The muscle segment homeobox-1 (MSX–1 and MSX–2) genes are highly conserved transcriptional regulators of some of the uterine implantation factors, and uterine receptivity requires downregulation of Msx1 expression (Cha et al. 2013; Daikoku et al. 2011). Lack of Msx1 affects uterine receptivity by disrupting Wnt signalling through Wnt5a (Cha et al. 2013; Nallasamy et al. 2012). Interestingly, it appears that the function of Msx is to limit uterine stress-mediated inflammatory responses and so to maintain diapause (Cha et al. 2015). Msx1 and Msx2 are found in the uteri of mice, mink and tammar wallabies during embryonic diapause (Cha et al. 2013; Fenelon et al. 2014a; Renfree and Shaw 2014). In mice without diapause, Msx expression is transient early on day 4pc, but during diapause, it is highly expressed, and in its absence, there is reduced blastocyst recovery and survival (Cha and Dey 2014; Cha et al. 2013). Msx and LIF interact, but in LIF knockout mice, Msx1 continues to be expressed (Cha et al. 2013; Daikoku et al. 2011). LIF injection induces implantation and downregulates Msx1/2 expression (Cha et al. 2013). In mice and mink, the predominant gene is Msx1, but in the tammar, it is MSX2 that remains high during diapause but decreases steadily up to day 5 after reactivation. The MSX genes are highly conserved in mammals, but these two genes may have developed subtly different actions as diapause evolved. Since these divergent mammals have been separated for at least 160 million years (Luo et al. 2011), this appears to be an ancestral mechanism that may be widespread in diapausing species.
Platelet-activation factor, or PAF as it is now known, is a phospholipid that is present in the endometrium. PAF receptor (PTAFR) interacts with PAF in the embryos of rodents, rabbits and humans (Ammit and O’Neill 1991; Jin and O’Neill 2011; O’Neill 1985, 1991, 2005). PAF may be important for maternal recognition of pregnancy since it stimulates embryonic metabolism, cell proliferation and viability (O’Neill 1991). PAF production and release is dependent on progesterone and estradiol (Chami et al. 1999; Li et al. 1999). In the diapausing tammar embryo, PAF is low, but endometrial PAF increases around the time of reactivation (Fenelon et al. 2014b; Kojima et al. 1993). It has a reciprocal expression pattern with MSX (Renfree and Shaw 2014). It is present in culture media from endometrial cultures and although variable appears to increase at the time when the first mitoses are observed after blastocyst reactivation (Kojima et al. 1993; Spindler et al. 1996). The release of endometrial PAF appears to upregulate PTAFR expression which is internalised with local cytoplasmic expression in the perinuclear region of the blastocyst cells at reactivation (Fenelon et al. 2014b). Whilst this does suggest that endometrial PAF is involved in reactivation, there is as yet no information as to whether it is essential.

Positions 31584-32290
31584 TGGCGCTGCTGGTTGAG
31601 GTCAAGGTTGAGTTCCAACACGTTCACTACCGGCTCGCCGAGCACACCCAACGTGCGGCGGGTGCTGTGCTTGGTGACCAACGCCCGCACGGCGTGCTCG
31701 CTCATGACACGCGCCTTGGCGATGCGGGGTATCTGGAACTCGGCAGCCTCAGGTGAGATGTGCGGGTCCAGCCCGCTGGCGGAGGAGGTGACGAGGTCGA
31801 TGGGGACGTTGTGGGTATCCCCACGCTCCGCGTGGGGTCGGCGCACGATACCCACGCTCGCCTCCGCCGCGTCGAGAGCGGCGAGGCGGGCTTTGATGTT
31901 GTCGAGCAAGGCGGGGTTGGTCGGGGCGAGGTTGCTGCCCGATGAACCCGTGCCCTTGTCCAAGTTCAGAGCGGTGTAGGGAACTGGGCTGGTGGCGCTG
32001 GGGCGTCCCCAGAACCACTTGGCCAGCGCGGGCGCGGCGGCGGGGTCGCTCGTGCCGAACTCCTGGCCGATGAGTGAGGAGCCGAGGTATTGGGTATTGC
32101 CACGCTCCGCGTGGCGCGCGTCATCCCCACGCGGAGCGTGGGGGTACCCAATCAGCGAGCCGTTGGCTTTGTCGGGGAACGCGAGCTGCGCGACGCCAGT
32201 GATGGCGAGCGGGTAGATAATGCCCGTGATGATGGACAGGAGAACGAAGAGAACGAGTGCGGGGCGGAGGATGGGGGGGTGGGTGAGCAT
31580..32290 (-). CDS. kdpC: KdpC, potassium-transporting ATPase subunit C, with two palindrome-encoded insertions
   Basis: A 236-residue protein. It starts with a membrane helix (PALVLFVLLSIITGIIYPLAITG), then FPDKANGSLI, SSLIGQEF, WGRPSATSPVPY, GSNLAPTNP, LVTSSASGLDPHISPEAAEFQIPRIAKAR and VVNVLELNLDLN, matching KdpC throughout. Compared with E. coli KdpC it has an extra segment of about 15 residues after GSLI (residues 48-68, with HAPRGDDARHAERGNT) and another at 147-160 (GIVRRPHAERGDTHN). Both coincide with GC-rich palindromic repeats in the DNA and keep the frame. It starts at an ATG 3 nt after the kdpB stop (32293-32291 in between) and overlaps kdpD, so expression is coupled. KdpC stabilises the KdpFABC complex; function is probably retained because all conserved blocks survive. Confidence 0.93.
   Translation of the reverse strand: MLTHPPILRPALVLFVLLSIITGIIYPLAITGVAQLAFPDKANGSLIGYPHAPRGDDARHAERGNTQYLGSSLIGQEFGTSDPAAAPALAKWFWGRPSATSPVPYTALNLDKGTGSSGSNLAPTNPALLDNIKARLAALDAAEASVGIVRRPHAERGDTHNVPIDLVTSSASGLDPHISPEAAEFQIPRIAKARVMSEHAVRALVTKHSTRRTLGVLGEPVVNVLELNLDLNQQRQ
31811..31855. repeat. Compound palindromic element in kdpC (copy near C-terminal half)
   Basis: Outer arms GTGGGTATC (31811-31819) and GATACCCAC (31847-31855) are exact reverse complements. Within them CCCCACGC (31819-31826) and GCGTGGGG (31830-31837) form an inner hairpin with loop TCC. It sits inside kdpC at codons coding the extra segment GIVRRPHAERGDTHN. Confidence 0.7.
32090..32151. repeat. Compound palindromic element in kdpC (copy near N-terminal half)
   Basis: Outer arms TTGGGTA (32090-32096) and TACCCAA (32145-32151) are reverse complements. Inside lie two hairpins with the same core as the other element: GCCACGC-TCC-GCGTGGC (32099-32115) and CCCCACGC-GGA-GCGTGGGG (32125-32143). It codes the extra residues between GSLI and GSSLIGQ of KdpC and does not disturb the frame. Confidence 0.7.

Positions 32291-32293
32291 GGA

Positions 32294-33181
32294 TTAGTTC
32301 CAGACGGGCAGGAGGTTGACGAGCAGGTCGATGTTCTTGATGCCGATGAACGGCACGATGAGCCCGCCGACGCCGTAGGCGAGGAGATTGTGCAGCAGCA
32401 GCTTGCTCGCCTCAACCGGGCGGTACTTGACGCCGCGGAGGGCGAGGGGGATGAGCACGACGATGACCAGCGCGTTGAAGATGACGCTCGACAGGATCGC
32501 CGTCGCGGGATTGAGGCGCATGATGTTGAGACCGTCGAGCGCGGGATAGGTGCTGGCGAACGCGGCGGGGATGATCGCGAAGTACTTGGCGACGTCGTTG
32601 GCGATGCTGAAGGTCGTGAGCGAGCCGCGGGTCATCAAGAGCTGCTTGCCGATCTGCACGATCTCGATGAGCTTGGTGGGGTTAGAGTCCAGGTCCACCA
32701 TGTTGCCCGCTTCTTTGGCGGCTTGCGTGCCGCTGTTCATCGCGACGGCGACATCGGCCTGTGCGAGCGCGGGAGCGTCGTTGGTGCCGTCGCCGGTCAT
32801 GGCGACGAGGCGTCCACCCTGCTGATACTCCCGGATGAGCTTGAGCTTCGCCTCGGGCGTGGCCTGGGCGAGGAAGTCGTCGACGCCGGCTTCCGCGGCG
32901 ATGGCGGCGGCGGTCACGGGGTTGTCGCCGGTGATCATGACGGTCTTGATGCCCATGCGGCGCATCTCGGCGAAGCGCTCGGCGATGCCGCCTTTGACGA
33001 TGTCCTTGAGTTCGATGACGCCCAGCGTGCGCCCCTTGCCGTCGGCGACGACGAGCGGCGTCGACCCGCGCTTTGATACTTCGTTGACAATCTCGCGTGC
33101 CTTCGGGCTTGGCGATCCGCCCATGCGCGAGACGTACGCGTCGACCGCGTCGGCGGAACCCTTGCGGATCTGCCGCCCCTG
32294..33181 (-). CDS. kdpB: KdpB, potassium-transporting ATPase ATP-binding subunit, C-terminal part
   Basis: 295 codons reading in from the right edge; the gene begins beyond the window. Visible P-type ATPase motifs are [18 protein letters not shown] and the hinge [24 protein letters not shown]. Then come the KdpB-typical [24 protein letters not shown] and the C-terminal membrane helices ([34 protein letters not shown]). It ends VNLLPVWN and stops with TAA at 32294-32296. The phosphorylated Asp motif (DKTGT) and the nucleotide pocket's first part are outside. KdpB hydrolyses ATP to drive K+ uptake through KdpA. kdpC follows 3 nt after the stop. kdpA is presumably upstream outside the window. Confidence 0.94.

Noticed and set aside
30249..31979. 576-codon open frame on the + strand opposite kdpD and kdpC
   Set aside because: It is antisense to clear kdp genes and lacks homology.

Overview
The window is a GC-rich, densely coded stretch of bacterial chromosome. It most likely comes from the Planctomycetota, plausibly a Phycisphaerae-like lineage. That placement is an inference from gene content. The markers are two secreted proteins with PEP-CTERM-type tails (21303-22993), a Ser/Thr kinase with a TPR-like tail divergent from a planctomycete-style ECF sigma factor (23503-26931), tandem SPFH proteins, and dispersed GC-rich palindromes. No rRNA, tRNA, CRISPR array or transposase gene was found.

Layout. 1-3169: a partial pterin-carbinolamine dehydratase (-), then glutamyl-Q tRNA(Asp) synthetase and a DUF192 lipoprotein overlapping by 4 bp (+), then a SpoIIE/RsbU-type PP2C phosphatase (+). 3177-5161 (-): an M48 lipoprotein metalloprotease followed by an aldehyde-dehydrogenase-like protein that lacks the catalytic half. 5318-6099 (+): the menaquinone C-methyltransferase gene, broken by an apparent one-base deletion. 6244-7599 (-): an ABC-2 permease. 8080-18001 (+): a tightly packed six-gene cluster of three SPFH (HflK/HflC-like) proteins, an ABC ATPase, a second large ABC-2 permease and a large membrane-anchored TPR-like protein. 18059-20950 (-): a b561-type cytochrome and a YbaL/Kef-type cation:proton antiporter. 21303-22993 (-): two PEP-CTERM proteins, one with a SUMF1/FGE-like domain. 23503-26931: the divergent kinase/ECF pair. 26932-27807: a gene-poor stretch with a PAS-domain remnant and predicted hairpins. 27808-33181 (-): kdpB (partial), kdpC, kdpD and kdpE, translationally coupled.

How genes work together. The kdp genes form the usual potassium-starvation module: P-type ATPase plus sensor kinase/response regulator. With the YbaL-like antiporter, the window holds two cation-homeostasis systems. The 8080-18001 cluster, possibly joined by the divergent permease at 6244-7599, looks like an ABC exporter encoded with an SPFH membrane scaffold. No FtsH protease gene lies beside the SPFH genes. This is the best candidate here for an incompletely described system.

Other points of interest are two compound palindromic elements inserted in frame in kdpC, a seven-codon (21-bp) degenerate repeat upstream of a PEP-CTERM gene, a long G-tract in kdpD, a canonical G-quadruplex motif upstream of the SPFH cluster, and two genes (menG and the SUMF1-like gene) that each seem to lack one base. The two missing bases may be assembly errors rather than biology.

The polyamines putrescine, spermidine and spermine are factors that regulate cell cycling and protein synthesis, and uterine polyamine-related genes appear to be important for embryo implantation (Igarashi and Kashiwagi 2010; Mandal et al. 2013; Zhao et al. 2008). These are candidates for controlling the resumption of development after diapause. Polyamine synthesis is rate limited by the ornithine decarboxylase-1 (ODC1) gene (Lefèvre et al. 2011a, b). They have many functions in reproduction including in spermatogenesis, sperm motility, fertilization, onset of puberty and folliculogenesis (Lefèvre et al. 2011b). ODC1 and putrescine are induced by estradiol-17β and are upregulated at reactivation in the mouse (Van Winkle and Campione 1983) and in the mink (Fenelon et al. 2014a; Lefèvre et al. 2011a, c; Murphy 2012b).
Polyamines may act by inhibiting cell proliferation and arrest of the cell cycle in diapause (Fenelon et al. 2014a; Lefèvre et al. 2011a; Lopes et al. 2004). Since polyamines are essential regulators of cell proliferation and growth, evidence for their role in diapause comes from experimental manipulation of mink diapause. Ornithine decarboxylase inhibitor treatment reduces polyamine levels in the uterus, and in the mink, it rearrests cell proliferation even after reactivation only as long as the inhibitor is given: if withdrawn, the embryos resume development (Lefèvre et al. 2011a). Similarly, mink trophoblast cells in vitro do not proliferate. Administration of this inhibitor also arrests embryo development in the mouse, rat and hamster (Fozard et al. 1980; Galliani et al. 1983; Lopez-Garcia et al. 2008; Reddy and Rukmini 1981) showing that polyamines are critical factors in the reactivation of diapausing blastocysts. Anandamide and other cannabinoids also appear to have a role in cessation of embryonic development in diapause. They are downregulated in the mouse uterus during reactivation and conversely inhibit reactivation in vitro (Wang et al. 2003).
12.5 Genes and miRNAs in Diapause and Reactivation